Pharmacists should be exempted from mandatory reporting requirements, says the PSA
PSA made a submission to the COAG Health Council in which it urges the body to adopt Western Australia’s model of mandatory reporting provisions for pharmacists seeking treatment for mental health and stress-related conditions.
PSA says in the submission that mandatory reporting obligations “have the unintended consequence of deterring practitioners from seeking treatment for their own health conditions”.
It wants all health professionals to become exempt from the requirements.
The latest data from the Australian National Coronial Information System shows doctors and other health workers have the highest suicide rate among Australia’s white-collar workforce. Between 1 January 2011 and 31 December 2014, 153 health professionals died as a result of suicide.
The PSA cites the National Stress and Wellbeing Survey of Pharmacists, Intern Pharmacists and Pharmacy Students, which found that 33% of pharmacists surveyed identified “impact on registration and right to practice” as a barrier to seeking help.
The survey also showed that pharmacists experienced similar stress as doctors and other health professionals.
“This lack of access to treatment due to concerns over mandatory reporting may potentially have a significant negative impact on both the individual practitioner and public safety,” the submission says.
To achieve a nationally consistent approach, COAG’s consultation paper has proposed four options, including the adoption of the WA model (Option 2), which exempts treating practitioners from mandatory reporting requirements.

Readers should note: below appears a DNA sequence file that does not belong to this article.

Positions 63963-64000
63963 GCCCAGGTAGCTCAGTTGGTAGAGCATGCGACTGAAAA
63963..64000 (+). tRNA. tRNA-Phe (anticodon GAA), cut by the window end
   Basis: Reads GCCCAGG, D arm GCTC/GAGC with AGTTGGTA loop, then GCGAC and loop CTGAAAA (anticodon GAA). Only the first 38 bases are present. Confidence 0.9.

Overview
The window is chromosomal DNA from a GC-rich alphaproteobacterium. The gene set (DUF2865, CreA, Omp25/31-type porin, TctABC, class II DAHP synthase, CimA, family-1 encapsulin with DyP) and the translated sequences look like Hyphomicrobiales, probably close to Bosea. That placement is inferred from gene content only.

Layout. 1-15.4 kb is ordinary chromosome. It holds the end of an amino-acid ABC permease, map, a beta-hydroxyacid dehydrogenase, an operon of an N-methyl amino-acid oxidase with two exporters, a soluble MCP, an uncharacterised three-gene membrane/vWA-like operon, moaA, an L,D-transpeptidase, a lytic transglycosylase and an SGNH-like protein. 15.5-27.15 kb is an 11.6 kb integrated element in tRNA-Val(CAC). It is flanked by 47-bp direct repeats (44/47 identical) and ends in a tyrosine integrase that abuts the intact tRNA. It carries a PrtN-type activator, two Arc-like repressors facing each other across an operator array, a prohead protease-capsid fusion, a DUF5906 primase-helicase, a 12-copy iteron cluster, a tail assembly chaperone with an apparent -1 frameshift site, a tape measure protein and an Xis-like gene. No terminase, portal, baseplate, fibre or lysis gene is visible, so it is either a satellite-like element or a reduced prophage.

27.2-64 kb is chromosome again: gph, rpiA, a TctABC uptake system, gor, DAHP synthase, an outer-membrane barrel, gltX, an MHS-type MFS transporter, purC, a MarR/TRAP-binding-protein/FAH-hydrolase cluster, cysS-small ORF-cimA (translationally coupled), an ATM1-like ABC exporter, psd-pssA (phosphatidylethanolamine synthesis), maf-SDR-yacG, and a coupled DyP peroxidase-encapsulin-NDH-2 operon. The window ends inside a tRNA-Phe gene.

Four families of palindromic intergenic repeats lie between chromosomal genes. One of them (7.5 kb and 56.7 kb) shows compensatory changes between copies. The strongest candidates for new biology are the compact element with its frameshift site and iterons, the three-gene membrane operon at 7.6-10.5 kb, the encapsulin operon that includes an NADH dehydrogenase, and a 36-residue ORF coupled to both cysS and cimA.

“PSA strongly supports access to healthcare for health professionals balanced with public safety,” says PSA National President Dr Shane Jackson.
“Pharmacists should be able to seek treatment for health issues confidentially without fear that their professional careers will be at risk. That’s why PSA recommends that the COAG Health Council progress Option 2, as outlined in the discussion paper.
“We are concerned that fear of mandatory reporting may reduce access to necessary healthcare for vulnerable health practitioners,” Dr Jackson says.
Dr Jackson says Australia’s pharmacy profession has robust codes, standards and guidelines for ethical and professional practice, including PSA’s Code of Ethics, Professional Practice Standards and the Pharmacy Board of Australia’s Code of Conduct for Pharmacists.
“Therefore PSA believes that pharmacists in Australia are well equipped to exercise professional judgement and meet their professional and ethical obligations to report a serious risk of harm,” Dr Jackson says.
Read the full submission here.
Pharmacists needing support can access the Pharmacists’ Support Service on 1300 244 910.